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Being Better than Sappho: the Social Life of a Poeta Docta, c. 100 CE

Hannah Mason

University of Southern California

This paper re-examines the assessment that Roman women were barred from attendance at literary recitations, and, therefore, from participating in one of the most important avenues of intellectual life.  Recent work on the education of Roman women and their production of literature (e.g., Hemelrijk (1999) and Shelton (2013)) frequently assumes, with comparatively little discussion, that conventions of feminine modesty would have prevented women from even attending recitationes, let alone presenting their work at these gatherings.  This assumption deserves further consideration partly because it is not well-supported by the sparse surviving evidence, but also because it has some serious repercussions for the composition and reception of poetry written by Roman women.  If these female poets were excluded from the literary communities of men, particularly as poet-reciters, must we assume that there was a distinctly feminine tradition of writing and reading poetry in private and publishing it purely in written form?  And how would the existence of such a tradition affect our interpretation of their work?

Focusing primarily on a period when recitationes were at the height of their popularity (around the end of the 1st Century CE), this paper uses a range of literary evidence to argue that the conventions associated with the engagement of women in Roman socio-literary life were not so clearly defined.  The case of Pliny’s wife Calpurnia, hidden behind a curtain at her husband’s recitationes in Ep. 4.19, is cited most frequently as an indication that women did not participate in these events (cf. Hemelrijk (1999), 42; Shelton (2013), 358, n. 89).  However, this depiction of Calpurnia is part of a collection of polished and ideologically conservative letters, and seems to be coloured by Pliny’s concern for his wife’s modesty.  Given that Pliny’s ideal recitatio is more formal than that of his peers (cf. Ep. 1.13), there is every reason to suspect that Calpurnia’s segregation may not be indicative of the realities of Roman women’s behaviour.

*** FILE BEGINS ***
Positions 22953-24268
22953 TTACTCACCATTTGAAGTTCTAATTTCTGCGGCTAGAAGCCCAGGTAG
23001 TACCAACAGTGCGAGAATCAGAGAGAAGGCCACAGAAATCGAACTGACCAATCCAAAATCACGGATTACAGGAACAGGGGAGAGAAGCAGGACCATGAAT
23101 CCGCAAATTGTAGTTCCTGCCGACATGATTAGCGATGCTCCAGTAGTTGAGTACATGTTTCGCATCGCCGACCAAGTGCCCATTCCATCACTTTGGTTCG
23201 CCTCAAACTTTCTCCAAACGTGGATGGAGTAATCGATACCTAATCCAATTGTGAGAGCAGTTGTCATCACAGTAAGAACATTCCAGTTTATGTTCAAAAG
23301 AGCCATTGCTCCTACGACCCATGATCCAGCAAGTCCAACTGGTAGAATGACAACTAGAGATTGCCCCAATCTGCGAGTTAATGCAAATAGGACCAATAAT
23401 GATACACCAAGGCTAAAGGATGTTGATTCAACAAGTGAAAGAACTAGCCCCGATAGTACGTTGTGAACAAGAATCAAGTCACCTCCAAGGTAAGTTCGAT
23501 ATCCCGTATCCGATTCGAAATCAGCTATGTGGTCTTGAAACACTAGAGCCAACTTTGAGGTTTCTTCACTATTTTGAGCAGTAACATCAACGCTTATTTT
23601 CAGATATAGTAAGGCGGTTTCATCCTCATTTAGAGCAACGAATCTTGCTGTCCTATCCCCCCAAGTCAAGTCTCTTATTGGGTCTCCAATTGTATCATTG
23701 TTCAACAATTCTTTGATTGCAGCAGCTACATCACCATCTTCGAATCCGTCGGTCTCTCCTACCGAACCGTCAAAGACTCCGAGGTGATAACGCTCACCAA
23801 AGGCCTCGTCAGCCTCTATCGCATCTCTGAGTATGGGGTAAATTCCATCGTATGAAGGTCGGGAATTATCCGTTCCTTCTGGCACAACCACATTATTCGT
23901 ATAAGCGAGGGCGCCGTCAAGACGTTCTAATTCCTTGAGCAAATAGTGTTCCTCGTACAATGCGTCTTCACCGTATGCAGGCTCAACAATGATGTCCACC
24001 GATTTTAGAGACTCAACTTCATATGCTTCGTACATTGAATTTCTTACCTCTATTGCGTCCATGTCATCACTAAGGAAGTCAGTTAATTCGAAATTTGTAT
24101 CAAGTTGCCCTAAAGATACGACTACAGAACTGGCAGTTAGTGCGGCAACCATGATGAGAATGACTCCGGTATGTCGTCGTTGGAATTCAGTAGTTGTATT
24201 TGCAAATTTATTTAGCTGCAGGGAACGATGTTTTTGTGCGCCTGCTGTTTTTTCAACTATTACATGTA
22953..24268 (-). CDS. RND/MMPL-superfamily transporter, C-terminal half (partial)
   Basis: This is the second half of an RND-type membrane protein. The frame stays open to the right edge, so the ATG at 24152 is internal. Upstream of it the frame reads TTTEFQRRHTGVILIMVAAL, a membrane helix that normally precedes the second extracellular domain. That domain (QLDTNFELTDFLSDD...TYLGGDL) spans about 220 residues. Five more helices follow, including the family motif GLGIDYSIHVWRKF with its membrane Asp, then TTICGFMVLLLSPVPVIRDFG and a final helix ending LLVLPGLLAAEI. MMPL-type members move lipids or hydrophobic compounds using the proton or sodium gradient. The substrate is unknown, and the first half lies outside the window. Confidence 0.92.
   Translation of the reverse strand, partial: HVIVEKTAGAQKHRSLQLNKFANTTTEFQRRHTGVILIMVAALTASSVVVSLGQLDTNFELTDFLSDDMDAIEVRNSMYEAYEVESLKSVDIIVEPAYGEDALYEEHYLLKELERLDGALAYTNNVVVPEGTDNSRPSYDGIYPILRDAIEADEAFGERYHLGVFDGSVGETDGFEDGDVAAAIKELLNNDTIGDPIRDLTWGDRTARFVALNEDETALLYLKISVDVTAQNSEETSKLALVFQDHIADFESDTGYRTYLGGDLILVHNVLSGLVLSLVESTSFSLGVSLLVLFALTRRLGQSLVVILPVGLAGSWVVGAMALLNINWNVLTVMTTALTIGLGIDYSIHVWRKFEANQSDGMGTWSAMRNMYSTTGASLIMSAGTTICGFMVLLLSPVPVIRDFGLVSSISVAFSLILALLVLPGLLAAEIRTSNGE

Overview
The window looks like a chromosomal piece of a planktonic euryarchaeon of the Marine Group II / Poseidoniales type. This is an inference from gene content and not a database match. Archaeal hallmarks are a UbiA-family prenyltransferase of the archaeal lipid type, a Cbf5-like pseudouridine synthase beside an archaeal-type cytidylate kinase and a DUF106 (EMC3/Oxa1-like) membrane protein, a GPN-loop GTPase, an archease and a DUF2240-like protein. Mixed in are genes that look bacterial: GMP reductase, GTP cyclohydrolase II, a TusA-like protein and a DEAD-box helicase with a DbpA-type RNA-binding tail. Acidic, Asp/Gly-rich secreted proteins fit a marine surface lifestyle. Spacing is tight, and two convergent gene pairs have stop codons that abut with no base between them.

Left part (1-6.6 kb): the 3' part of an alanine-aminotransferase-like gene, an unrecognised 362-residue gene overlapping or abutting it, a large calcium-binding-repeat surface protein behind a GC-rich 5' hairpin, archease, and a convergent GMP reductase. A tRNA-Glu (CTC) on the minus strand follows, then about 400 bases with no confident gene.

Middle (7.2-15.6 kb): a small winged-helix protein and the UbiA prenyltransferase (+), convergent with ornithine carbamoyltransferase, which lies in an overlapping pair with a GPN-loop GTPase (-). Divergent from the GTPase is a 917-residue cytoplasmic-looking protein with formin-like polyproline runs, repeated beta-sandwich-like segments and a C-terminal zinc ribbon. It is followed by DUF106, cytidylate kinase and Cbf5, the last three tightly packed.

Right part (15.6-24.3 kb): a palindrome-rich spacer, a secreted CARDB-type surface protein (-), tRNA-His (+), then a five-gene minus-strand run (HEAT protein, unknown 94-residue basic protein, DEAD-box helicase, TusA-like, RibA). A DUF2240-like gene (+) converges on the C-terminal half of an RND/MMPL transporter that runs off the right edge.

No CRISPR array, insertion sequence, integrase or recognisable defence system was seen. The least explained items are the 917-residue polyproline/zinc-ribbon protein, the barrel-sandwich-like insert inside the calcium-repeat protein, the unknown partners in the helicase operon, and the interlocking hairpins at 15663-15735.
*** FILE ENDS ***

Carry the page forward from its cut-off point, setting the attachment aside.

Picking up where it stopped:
A broader survey of the surviving evidence from the period supports this hypothesis.  For example, Tacitus describes C. Lutorius Priscus reciting political poetry in front of women (Ann. 3.49); Pliny congratulates a mother after her son recites (Ep. 5.17); Sulpicia Caleni, along with her husband, seems to have been a part of Martial’s literary circle (Mart. 10.35; 10.38; 1.99).  While Roman women evidently were often obliged to navigate a tension between modesty and learnedness, I argue that this tension was not insurmountable.  On the contrary, the strength of Roman familial relationships and the flexibility of the recitatio as a social institution give us every reason to believe that Calpurnia’s exclusion was the exception to the rule, and that at least some Roman women had greater opportunities to participate in socio-literary life.

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Women and Agency

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